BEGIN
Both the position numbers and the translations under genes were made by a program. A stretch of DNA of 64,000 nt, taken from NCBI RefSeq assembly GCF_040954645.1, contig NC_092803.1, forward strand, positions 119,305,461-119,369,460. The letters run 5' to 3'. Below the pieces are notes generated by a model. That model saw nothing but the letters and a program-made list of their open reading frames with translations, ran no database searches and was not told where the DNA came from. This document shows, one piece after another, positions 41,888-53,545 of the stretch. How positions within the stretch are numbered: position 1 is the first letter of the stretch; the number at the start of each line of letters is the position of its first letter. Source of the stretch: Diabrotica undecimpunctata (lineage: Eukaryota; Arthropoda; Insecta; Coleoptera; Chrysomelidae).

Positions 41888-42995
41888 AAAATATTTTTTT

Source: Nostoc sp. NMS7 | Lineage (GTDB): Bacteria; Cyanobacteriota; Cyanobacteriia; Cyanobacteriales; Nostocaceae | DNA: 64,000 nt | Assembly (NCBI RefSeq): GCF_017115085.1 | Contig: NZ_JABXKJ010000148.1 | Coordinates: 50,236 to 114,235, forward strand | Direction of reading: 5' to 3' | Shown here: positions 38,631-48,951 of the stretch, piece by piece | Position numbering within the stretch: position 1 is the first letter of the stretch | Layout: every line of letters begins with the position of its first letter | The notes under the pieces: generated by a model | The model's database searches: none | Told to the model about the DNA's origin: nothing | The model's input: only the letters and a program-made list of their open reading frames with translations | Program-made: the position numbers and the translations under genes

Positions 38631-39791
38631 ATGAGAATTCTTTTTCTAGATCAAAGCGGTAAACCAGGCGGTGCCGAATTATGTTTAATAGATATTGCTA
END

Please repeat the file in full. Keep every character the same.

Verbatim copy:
Both the position numbers and the translations under genes were made by a program. A stretch of DNA of 64,000 nt, taken from NCBI RefSeq assembly GCF_040954645.1, contig NC_092803.1, forward strand, positions 119,305,461-119,369,460. The letters run 5' to 3'. Below the pieces are notes generated by a model. That model saw nothing but the letters and a program-made list of their open reading frames with translations, ran no database searches and was not told where the DNA came from. This document shows, one piece after another, positions 41,888-53,545 of the stretch. How positions within the stretch are numbered: position 1 is the first letter of the stretch; the number at the start of each line of letters is the position of its first letter. Source of the stretch: Diabrotica undecimpunctata (lineage: Eukaryota; Arthropoda; Insecta; Coleoptera; Chrysomelidae).

Positions 41888-42995
41888 AAAATATTTTTTT

Source: Nostoc sp. NMS7 | Lineage (GTDB): Bacteria; Cyanobacteriota; Cyanobacteriia; Cyanobacteriales; Nostocaceae | DNA: 64,000 nt | Assembly (NCBI RefSeq): GCF_017115085.1 | Contig: NZ_JABXKJ010000148.1 | Coordinates: 50,236 to 114,235, forward strand | Direction of reading: 5' to 3' | Shown here: positions 38,631-48,951 of the stretch, piece by piece | Position numbering within the stretch: position 1 is the first letter of the stretch | Layout: every line of letters begins with the position of its first letter | The notes under the pieces: generated by a model | The model's database searches: none | Told to the model about the DNA's origin: nothing | The model's input: only the letters and a program-made list of their open reading frames with translations | Program-made: the position numbers and the translations under genes

Positions 38631-39791
38631 ATGAGAATTCTTTTTCTAGATCAAAGCGGTAAACCAGGCGGTGCCGAATTATGTTTAATAGATATTGCTA